The papers cited are drawn partly from the Registres du Conseil Suprieur, still preserved at Quebec, and partly from the Archives of the Marine and Colonies. Lavals admirer, the abb La Tour, in his eagerness to justify the bishop, says that the quarrel arose from a dispute about precedence between Mzy and the intendant, and from the ill-humor of the governor because the intendant shared the profits of his office. The truth is, that there was no intendant in Canada during the term of Mezys government. One Robert had been appointed to the office, but he never came to the colony. The commissioner Gaudais, during the two or three months of his stay at Quebec, took the intendants place at the council-board; but harmony between Laval and Mzy was unbroken till after his departure. Other writers say that the dispute arose from the old question about brandy. Towards the end of the quarrel there was some disorder from this source, but even then the brandy question was subordinate to other subjects of strife.


      What a cuff! he muttered, wiping away the blood which streamed from his ear upon his brown shoulder then, glancing at the others again, he added with evident admiration of the blow: I never had such a knock before.[308] Joutel, Relation (Margry, iii. 206). Compare Le Clerc, ii. 296. Cavelier, always disposed to exaggerate, says that ten men were killed. La Salle had previously had encounters with the Indians, and punished them severely for the trouble they had given his men. Le Clerc says of the principal fight: "Several Indians were wounded, a few were killed, and others made prisoners,one of whom, a girl of three or four years, was baptized, and died a few days after, as the first-fruit of this mission, and a sure conquest sent to heaven."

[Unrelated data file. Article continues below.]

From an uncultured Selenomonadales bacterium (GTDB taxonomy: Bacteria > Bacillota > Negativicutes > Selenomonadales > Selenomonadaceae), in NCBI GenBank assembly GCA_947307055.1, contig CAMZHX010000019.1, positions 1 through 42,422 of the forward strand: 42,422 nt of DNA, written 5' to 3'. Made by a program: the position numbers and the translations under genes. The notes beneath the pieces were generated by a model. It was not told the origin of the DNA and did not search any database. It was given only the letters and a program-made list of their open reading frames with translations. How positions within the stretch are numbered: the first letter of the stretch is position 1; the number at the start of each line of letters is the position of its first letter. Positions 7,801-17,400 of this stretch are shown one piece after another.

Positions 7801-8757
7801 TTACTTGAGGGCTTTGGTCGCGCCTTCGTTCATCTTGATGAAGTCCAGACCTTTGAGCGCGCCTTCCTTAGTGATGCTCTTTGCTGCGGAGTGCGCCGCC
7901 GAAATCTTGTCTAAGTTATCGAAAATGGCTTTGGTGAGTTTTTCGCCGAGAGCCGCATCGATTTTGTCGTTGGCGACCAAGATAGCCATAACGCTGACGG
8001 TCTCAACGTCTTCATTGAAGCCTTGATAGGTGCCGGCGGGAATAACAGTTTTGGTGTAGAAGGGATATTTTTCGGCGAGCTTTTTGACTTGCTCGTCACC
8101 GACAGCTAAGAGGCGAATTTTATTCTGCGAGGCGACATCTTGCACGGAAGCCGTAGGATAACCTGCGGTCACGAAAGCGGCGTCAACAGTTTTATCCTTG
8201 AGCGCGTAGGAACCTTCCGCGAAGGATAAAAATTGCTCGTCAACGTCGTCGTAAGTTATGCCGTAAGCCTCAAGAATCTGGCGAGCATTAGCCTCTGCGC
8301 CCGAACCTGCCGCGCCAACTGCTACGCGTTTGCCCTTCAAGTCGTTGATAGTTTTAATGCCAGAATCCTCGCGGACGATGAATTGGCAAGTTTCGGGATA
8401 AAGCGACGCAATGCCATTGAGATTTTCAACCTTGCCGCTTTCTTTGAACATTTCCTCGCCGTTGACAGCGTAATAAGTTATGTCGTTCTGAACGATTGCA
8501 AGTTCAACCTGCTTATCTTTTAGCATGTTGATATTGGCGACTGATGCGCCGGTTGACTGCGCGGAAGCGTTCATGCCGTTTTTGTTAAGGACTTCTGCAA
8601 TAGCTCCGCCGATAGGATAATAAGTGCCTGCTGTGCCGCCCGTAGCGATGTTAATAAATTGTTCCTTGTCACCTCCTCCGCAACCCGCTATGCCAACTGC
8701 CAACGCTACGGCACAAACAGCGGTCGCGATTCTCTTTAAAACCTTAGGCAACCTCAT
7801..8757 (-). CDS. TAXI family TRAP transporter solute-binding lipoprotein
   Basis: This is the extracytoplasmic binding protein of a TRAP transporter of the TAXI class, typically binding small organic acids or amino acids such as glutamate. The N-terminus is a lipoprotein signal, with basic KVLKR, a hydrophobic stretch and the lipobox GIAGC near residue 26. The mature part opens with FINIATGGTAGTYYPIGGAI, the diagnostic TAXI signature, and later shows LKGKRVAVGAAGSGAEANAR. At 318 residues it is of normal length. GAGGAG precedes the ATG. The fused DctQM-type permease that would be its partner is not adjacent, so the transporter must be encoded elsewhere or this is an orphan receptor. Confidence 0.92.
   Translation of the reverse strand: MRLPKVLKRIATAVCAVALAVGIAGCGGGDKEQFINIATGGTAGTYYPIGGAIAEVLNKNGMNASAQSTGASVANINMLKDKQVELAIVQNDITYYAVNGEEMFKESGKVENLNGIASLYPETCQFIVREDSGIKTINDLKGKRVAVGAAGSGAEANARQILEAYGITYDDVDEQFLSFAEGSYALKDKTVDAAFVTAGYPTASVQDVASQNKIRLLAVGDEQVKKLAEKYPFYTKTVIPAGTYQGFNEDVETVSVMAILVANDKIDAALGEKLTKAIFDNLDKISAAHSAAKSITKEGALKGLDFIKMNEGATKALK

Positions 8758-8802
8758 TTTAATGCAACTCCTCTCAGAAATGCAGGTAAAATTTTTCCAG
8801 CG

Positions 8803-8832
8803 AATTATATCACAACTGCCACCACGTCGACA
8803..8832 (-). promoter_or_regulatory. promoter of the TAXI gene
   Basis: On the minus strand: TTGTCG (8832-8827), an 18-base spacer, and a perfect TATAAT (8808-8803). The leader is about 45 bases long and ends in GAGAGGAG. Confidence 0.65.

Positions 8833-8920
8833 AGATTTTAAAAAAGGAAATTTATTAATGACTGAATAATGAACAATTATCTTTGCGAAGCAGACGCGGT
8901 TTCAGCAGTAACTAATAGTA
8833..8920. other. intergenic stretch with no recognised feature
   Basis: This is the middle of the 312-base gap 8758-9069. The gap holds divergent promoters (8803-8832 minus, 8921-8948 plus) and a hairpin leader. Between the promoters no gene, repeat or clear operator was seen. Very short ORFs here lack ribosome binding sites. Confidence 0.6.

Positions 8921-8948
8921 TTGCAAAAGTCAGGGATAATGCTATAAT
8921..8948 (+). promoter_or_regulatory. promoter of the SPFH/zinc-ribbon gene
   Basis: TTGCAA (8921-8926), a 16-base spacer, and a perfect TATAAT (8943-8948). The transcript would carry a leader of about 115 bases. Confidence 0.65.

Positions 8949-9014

Justice, Police, et Finances en Canada, etc., pour M. Talon, nearly with Susanes statement.


      Meanwhile, the work was urged on. A large building was finished, constructed of timber, roofed with boards and raw hides, and divided into apartments for lodging and other uses. La Salle gave the new establishment his favorite name of Fort St. Louis, and the neighboring bay was also christened after the royal saint.[304] The scene was not without [Pg 395] its charms. Towards the southeast stretched the bay with its bordering meadows; and on the northeast the Lavaca ran along the base of green declivities. Around, far and near, rolled a sea of prairie, with distant forests, dim in the summer haze. At times, it was dotted with the browsing buffalo, not yet scared from their wonted pastures; and the grassy swells were spangled with the flowers for which Texas is renowned, and which now form the gay ornaments of our gardens."Are you convinced now," he asked, "that what I have told you is true?"